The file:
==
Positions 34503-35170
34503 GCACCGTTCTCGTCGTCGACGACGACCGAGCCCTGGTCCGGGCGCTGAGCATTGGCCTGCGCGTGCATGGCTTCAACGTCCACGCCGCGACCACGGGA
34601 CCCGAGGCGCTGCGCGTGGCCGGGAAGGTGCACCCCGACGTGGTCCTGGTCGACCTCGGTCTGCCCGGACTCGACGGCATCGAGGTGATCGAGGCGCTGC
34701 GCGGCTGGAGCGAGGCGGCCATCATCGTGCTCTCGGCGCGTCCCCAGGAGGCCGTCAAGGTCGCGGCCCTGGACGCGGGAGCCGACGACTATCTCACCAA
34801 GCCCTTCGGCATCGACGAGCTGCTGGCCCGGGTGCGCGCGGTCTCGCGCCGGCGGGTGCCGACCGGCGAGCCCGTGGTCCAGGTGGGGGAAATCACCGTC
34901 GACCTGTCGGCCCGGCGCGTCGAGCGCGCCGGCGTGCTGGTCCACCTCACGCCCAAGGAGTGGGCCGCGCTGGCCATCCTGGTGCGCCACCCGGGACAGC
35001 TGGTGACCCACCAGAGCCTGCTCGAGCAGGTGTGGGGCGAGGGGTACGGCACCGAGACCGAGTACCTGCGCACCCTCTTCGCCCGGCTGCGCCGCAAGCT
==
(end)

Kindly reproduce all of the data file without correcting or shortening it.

Positions 34503-35170
34503 GCACCGTTCTCGTCGTCGACGACGACCGAGCCCTGGTCCGGGCGCTGAGCATTGGCCTGCGCGTGCATGGCTTCAACGTCCACGCCGCGACCACGGGA
34601 CCCGAGGCGCTGCGCGTGGCCGGGAAGGTGCACCCCGACGTGGTCCTGGTCGACCTCGGTCTGCCCGGACTCGACGGCATCGAGGTGATCGAGGCGCTGC
34701 GCGGCTGGAGCGAGGCGGCCATCATCGTGCTCTCGGCGCGTCCCCAGGAGGCCGTCAAGGTCGCGGCCCTGGACGCGGGAGCCGACGACTATCTCACCAA
34801 GCCCTTCGGCATCGACGAGCTGCTGGCCCGGGTGCGCGCGGTCTCGCGCCGGCGGGTGCCGACCGGCGAGCCCGTGGTCCAGGTGGGGGAAATCACCGTC
34901 GACCTGTCGGCCCGGCGCGTCGAGCGCGCCGGCGTGCTGGTCCACCTCACGCCCAAGGAGTGGGCCGCGCTGGCCATCCTGGTGCGCCACCCGGGACAGC
35001 TGGTGACCCACCAGAGCCTGCTCGAGCAGGTGTGGGGCGAGGGGTACGGCACCGAGACCGAGTACCTGCGCACCCTCTTCGCCCGGCTGCGCCGCAAGCT